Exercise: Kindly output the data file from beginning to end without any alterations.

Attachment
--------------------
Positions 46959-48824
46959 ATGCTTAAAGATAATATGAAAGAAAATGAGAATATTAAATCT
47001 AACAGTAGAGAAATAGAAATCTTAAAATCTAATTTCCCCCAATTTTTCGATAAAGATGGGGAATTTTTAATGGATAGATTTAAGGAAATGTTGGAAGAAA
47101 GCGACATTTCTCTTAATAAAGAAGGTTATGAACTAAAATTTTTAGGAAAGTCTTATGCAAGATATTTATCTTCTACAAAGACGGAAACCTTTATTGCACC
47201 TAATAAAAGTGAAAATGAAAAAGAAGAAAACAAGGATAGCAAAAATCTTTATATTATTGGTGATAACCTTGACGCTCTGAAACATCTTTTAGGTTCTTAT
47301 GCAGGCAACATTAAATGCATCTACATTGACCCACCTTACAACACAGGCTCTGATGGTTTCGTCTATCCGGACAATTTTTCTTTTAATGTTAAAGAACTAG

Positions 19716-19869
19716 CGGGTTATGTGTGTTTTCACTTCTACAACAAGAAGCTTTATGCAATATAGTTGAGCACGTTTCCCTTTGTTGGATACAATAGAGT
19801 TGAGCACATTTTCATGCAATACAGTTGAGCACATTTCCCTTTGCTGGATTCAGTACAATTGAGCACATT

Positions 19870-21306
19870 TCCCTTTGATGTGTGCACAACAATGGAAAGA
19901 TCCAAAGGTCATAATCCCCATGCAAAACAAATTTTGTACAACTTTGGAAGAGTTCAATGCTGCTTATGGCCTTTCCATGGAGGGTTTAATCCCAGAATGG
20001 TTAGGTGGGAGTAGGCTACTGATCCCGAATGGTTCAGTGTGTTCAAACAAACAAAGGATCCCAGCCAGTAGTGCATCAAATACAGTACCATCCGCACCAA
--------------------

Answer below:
Positions 46959-48824
46959 ATGCTTAAAGATAATATGAAAGAAAATGAGAATATTAAATCT
47001 AACAGTAGAGAAATAGAAATCTTAAAATCTAATTTCCCCCAATTTTTCGATAAAGATGGGGAATTTTTAATGGATAGATTTAAGGAAATGTTGGAAGAAA
47101 GCGACATTTCTCTTAATAAAGAAGGTTATGAACTAAAATTTTTAGGAAAGTCTTATGCAAGATATTTATCTTCTACAAAGACGGAAACCTTTATTGCACC
47201 TAATAAAAGTGAAAATGAAAAAGAAGAAAACAAGGATAGCAAAAATCTTTATATTATTGGTGATAACCTTGACGCTCTGAAACATCTTTTAGGTTCTTAT
47301 GCAGGCAACATTAAATGCATCTACATTGACCCACCTTACAACACAGGCTCTGATGGTTTCGTCTATCCGGACAATTTTTCTTTTAATGTTAAAGAACTAG

Positions 19716-19869
19716 CGGGTTATGTGTGTTTTCACTTCTACAACAAGAAGCTTTATGCAATATAGTTGAGCACGTTTCCCTTTGTTGGATACAATAGAGT
19801 TGAGCACATTTTCATGCAATACAGTTGAGCACATTTCCCTTTGCTGGATTCAGTACAATTGAGCACATT

Positions 19870-21306
19870 TCCCTTTGATGTGTGCACAACAATGGAAAGA
19901 TCCAAAGGTCATAATCCCCATGCAAAACAAATTTTGTACAACTTTGGAAGAGTTCAATGCTGCTTATGGCCTTTCCATGGAGGGTTTAATCCCAGAATGG
20001 TTAGGTGGGAGTAGGCTACTGATCCCGAATGGTTCAGTGTGTTCAAACAAACAAAGGATCCCAGCCAGTAGTGCATCAAATACAGTACCATCCGCACCAA